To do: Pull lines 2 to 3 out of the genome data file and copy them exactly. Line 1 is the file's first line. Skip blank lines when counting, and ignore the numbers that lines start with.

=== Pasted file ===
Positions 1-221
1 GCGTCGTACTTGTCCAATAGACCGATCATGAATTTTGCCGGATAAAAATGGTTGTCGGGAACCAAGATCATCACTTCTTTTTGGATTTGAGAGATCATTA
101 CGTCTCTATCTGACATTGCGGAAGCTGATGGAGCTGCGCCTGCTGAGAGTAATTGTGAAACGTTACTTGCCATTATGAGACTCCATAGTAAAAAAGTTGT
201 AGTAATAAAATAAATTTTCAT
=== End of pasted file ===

1 GCGTCGTACTTGTCCAATAGACCGATCATGAATTTTGCCGGATAAAAATGGTTGTCGGGAACCAAGATCATCACTTCTTTTTGGATTTGAGAGATCATTA
101 CGTCTCTATCTGACATTGCGGAAGCTGATGGAGCTGCGCCTGCTGAGAGTAATTGTGAAACGTTACTTGCCATTATGAGACTCCATAGTAAAAAAGTTGT